The ongoing struggle for gender equality has been an important theme in New Jersey history, reaching back to the period of the American Revolution, when New Jersey was the only one of the original thirteen states to permit women the right to vote. This right was taken away by the NJ legislature in 1807, and it was only through more than a century of intense struggle that women regained suffrage in 1920. The curriculum module entitled "Women's Suffrage" invites teachers and students to examine this struggle in detail while connecting reform activities in New Jersey to the broader social movement that culminated in passage of the 19th amendment and its eventual ratification during the Progressive Era.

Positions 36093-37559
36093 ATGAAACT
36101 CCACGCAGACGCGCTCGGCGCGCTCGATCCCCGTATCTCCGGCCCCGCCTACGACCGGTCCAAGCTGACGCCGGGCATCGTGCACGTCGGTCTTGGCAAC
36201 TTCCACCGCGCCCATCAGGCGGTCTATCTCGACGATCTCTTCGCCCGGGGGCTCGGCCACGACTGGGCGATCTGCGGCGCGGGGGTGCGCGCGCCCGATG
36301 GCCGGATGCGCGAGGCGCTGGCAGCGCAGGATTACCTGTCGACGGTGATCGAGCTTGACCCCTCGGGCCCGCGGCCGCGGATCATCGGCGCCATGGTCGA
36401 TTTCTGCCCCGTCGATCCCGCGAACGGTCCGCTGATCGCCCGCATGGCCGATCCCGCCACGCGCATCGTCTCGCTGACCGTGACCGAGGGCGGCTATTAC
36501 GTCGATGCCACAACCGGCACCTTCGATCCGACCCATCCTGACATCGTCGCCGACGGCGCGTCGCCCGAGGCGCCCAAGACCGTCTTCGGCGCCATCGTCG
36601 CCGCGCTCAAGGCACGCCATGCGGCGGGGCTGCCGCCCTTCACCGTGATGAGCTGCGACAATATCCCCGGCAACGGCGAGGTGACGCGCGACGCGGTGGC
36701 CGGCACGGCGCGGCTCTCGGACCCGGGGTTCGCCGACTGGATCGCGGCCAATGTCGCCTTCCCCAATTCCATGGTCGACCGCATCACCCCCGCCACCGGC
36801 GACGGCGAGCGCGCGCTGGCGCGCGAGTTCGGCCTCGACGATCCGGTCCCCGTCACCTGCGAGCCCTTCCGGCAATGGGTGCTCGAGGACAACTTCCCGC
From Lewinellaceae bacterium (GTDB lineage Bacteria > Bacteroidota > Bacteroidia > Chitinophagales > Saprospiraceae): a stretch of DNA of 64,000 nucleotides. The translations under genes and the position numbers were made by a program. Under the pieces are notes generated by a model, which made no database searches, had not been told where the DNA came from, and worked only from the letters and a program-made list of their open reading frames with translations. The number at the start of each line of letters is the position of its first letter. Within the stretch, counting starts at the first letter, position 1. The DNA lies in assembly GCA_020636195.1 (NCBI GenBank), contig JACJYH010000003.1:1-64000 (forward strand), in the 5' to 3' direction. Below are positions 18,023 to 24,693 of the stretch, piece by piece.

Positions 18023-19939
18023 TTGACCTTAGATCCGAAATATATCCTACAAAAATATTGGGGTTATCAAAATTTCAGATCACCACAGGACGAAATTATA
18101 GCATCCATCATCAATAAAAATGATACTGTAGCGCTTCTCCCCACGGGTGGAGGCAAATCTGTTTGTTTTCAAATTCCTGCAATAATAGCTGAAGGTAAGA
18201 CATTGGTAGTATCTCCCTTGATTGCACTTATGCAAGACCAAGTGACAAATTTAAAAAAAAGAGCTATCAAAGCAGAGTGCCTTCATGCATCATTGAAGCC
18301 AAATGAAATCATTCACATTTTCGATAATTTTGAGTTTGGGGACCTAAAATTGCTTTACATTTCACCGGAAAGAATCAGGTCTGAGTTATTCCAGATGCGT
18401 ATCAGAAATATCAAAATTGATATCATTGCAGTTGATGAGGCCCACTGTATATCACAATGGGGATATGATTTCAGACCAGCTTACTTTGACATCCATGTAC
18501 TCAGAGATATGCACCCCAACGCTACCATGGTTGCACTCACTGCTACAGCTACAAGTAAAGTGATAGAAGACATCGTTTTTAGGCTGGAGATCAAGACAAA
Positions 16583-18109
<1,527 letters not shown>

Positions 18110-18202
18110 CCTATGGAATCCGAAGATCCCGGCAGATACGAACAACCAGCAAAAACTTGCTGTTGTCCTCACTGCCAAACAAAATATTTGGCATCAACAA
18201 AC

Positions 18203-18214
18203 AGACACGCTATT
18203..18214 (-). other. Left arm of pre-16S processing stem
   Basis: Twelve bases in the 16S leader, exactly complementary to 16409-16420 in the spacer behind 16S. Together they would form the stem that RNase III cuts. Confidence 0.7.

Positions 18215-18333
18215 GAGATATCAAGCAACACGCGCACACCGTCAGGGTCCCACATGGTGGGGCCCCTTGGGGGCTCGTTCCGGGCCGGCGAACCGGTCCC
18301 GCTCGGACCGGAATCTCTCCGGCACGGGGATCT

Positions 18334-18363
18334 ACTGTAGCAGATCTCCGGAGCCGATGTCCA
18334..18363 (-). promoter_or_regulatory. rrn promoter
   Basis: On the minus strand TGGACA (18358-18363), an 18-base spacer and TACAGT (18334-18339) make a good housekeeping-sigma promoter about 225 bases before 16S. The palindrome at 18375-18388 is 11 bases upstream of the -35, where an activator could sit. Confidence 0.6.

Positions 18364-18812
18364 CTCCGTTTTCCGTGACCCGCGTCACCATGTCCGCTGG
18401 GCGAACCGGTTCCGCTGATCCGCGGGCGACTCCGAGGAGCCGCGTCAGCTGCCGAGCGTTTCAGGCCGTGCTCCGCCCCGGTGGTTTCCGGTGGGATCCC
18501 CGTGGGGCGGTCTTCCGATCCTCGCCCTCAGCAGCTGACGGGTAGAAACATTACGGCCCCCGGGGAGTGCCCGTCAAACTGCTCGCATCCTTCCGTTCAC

The theme of gender equality extends far beyond the right to vote, and the second module in this section of Electronic New Jersey examines the struggle to end discrimination against women, using Title IX of the Education Act Amendment of 1972 and its impact on women's athletics at Rutgers as a case study. The ongoing struggle to achieve full equality and to end discriminatory practices based on gender is a powerful theme in both NJ and U. S. history, and this module invites teachers and students to investigate the successes and shortcomings of federal policies, as well as their impact on the lives of women who challenged historical patterns of prejudice and discrimination.
Tomlinson, Barbara. "Feminism." In Maxine N. Lurie and Marc Mappen, editors, The Encyclopedia of New Jersey. New Brunswick: Rutgers University Press, 2004.
Dodyk, Delight Wing. "Woman Suffrage." In Maxine N. Lurie and Marc Mappen, editors, The Encyclopedia of New Jersey. New Brunswick: Rutgers University Press, 2004.